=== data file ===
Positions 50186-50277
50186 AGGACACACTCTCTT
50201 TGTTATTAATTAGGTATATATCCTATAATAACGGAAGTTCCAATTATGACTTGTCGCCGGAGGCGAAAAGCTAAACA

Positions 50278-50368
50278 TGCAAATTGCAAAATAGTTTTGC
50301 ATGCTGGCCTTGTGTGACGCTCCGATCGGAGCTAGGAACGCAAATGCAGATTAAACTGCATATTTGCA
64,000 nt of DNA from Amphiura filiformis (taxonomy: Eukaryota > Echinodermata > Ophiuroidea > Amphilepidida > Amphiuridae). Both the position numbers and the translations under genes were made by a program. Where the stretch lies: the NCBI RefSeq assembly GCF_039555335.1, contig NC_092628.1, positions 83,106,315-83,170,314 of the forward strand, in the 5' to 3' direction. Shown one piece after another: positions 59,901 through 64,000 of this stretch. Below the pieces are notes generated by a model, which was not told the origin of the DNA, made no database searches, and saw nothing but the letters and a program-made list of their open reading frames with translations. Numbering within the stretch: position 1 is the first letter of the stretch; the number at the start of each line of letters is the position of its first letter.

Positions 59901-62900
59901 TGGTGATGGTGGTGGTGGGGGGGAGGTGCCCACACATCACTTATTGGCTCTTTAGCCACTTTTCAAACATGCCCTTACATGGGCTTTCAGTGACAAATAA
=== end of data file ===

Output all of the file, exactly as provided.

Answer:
Positions 50186-50277
50186 AGGACACACTCTCTT
50201 TGTTATTAATTAGGTATATATCCTATAATAACGGAAGTTCCAATTATGACTTGTCGCCGGAGGCGAAAAGCTAAACA

Positions 50278-50368
50278 TGCAAATTGCAAAATAGTTTTGC
50301 ATGCTGGCCTTGTGTGACGCTCCGATCGGAGCTAGGAACGCAAATGCAGATTAAACTGCATATTTGCA
64,000 nt of DNA from Amphiura filiformis (taxonomy: Eukaryota > Echinodermata > Ophiuroidea > Amphilepidida > Amphiuridae). Both the position numbers and the translations under genes were made by a program. Where the stretch lies: the NCBI RefSeq assembly GCF_039555335.1, contig NC_092628.1, positions 83,106,315-83,170,314 of the forward strand, in the 5' to 3' direction. Shown one piece after another: positions 59,901 through 64,000 of this stretch. Below the pieces are notes generated by a model, which was not told the origin of the DNA, made no database searches, and saw nothing but the letters and a program-made list of their open reading frames with translations. Numbering within the stretch: position 1 is the first letter of the stretch; the number at the start of each line of letters is the position of its first letter.

Positions 59901-62900
59901 TGGTGATGGTGGTGGTGGGGGGGAGGTGCCCACACATCACTTATTGGCTCTTTAGCCACTTTTCAAACATGCCCTTACATGGGCTTTCAGTGACAAATAA